Lanzarote have a logical system in place for travellers – essential as their largest revenue stream is tourism. A negative test certificate has to be produced for a test taken not more than 72 and not less than 60 hours before travel. Their tracker app has to be downloaded and kept for 10 days after leaving the island. A mask has to be worn outside at all times. All very doable and their numbers of covid infection are low.

Finally December came round, we had the test and flew out to Lanzarote on a near empty plane – the most comfortable flight ever knowing every one had a negative test result and all were wearing masks including the cabin crew.

The villa crew all wore masks, I felt very comfortable. Revisiting the places I’ve come to know over the years – the devastation was awful to see. Restaurants closed and up for sale. Pubs shut in the hope of riding it out and others just hanging on.

The beach above at the same time last year was packed.

Now the prospect of returning home where I know the odds are very much higher of contracting the virus. Virologists have always said the pandemic virus would mutate – that’s what viruses do and we see that every flu season.

We have had almost a year of living with this pandemic. Lives have been severely restricted. Loved ones lost. The NHS put under pressure. Tiers brought in and then changed. Illogical restrictions are introduced without explaining the evidence for them and apathy grows.

What’s the answer? I’ve no idea other than to keep going. One day all of this will be behind us. In the meantime, finding joy and gratitude in the small things we can control is the start of the journey to some kind of new living for me.

Governments will continue making, what we think are illogical decisions. Some of us will adhere, others won’t. This saga looks set to continue for some time yet! We won’t know until it’s all over and analysis has been undertaken to discover what was the right and wrong actions taken.

I don’t doubt Coronavirus will be seen and treated as another strain of the flu in time. At the moment it seems easier to spread fear to control citizens.

As always there will be a blame game. Does it matter who is at fault? Isn’t it more important to deal with what’s in front of us right now?

Co-operation

Escaping to the Lanzarote sunshine this Christmas break, it struck me how the world needs to work together to break the pain of the global pandemic that is Coronavirus/Covid-19 a bit like the global yachting teams seem to be.

Lanzarote apparently has a very close wind speed climate to Japan so we’d heard some teams were training here ahead of the next Olympics.

French teams equipment van was parked…..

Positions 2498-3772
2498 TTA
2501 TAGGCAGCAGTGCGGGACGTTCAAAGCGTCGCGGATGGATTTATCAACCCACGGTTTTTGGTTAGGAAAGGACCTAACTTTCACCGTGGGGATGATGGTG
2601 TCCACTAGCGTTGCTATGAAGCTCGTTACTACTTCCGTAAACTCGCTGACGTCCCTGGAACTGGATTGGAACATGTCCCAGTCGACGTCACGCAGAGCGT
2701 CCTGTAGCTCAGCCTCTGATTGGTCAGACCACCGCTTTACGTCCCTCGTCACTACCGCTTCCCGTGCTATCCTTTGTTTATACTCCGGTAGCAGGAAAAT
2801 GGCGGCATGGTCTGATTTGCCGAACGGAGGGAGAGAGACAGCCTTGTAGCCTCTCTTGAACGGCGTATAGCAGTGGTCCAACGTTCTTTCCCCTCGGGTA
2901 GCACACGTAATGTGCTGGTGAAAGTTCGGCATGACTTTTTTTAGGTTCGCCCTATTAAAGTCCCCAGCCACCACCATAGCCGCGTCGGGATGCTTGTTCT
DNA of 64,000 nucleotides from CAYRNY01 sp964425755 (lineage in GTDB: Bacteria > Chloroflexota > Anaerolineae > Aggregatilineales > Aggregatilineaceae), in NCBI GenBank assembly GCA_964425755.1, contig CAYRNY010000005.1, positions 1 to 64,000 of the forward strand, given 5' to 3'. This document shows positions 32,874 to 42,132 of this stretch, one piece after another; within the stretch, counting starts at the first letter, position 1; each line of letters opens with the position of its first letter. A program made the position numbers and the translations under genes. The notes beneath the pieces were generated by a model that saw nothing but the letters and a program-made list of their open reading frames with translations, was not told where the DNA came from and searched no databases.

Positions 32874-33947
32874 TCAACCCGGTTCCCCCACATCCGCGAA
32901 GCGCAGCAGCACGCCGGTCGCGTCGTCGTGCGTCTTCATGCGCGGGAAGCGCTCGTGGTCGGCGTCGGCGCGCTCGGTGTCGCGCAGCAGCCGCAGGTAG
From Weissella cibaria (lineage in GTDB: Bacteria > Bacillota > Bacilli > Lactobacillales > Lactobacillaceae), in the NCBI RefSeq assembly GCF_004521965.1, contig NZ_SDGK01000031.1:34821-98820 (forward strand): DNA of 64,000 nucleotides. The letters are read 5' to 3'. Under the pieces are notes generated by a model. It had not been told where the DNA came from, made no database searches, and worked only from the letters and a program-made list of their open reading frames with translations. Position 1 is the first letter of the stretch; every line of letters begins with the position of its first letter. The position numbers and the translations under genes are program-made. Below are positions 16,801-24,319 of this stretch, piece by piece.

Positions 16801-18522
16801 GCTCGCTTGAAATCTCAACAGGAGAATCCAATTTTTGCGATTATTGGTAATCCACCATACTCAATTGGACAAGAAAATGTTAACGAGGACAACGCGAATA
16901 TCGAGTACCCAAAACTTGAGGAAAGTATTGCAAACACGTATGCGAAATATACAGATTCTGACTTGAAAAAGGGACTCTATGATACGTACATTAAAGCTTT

just two meters from the Danish yachting team!

Later a training session was spotted with two yachts receiving instruction from a trainer in an accompanying dinghy… couldn’t see what teams they were though.

Just as the global yachting teams have adapted their training sessions to replicate as close as possible the Olympics maybe the world can work together on manufacturing enough vaccine to ensure the world’s population receives it and use existing infrastructures including armed forces, reservists, logistic companies etc.

Working together and thinking outside the box will conquer this pandemic, set future reputations and global relations.

Why not two children’s stories?

I feel I always need to push myself to do more. So after writing Pirate Prince Toby as my 1st Challenge this week from my ‘Loose Lips Sinks Ships’ post – I thought I’d add another children’s short story…. here goes

Joshua & His Magic Pen

At the very grown-up age of 6½, Joshua knew a lot of things.  He could name every Dinosaur, knew the difference between an alligator and a crocodile as well as the difference between a kangaroo and wallaby.  He had a mauve telescope and knew all the planets.  He knew about different plants and how to make a helicopter out of a particular leaf just by dropping it from a height – it spun round and round just like a helicopter.

As well as knowing lots of different things, Joshua was a very kind child who helped everyone.  He especially loved his little sister Nancy who was funny and kind and just four.

Joshua’s favourite thing to do above everything else was to draw.  He was an avid fan of ‘Draw With Rob’ by Rob Biddulph, had all his books – one he got signed by Rob himself when Joshua’s mummy took him to a bookshop in London.

One of Joshua’s drawings won a prize – a pen just like the one Rob draws with.  Joshua was so excited.  Just by thinking of a colour, the pen would change so Joshua’s drawings were always colourful even though he only used the one black pen.

There was something called ‘the pandemic’ which Joshua and Nancy didn’t understand very well but they couldn’t go out as much as they used to.  So their mummy and daddy brought them lots of different paper, paints and crayons to use.

Joshua and Nancy decided they would draw a big picture featuring all of their favourite things – princesses, unicorns and anything sparkly for Nancy.  As we know Joshua like dinosaurs, nature, animals and space.  So they put all of these together and soon had a big, colourful picture.

Picture this extravaganza – Joshua did as he fell asleep.

It was Christmas Eve and the house was really quiet.  Joshua couldn’t sleep – he was so excited about Christmas. He felt a prod in his back. ‘Nancy, stop that’ Josuha said rubbing his eyes. ‘I didn’t do anything!’.  If Nancy didn’t do it, who did, thought Joshua as he sat upright in his bed to be confronted by a bright green (his favourite colour) Diplodocus!  That’s a friendly dinosaur for any adults reading this. ‘Hey, what are you doing?’ asked Joshua.  ‘Your magic pen brought us to life.  We need your help. Said Toby the Diplodocus. ‘We?’ thought Joshua rubbing his eyes a little more.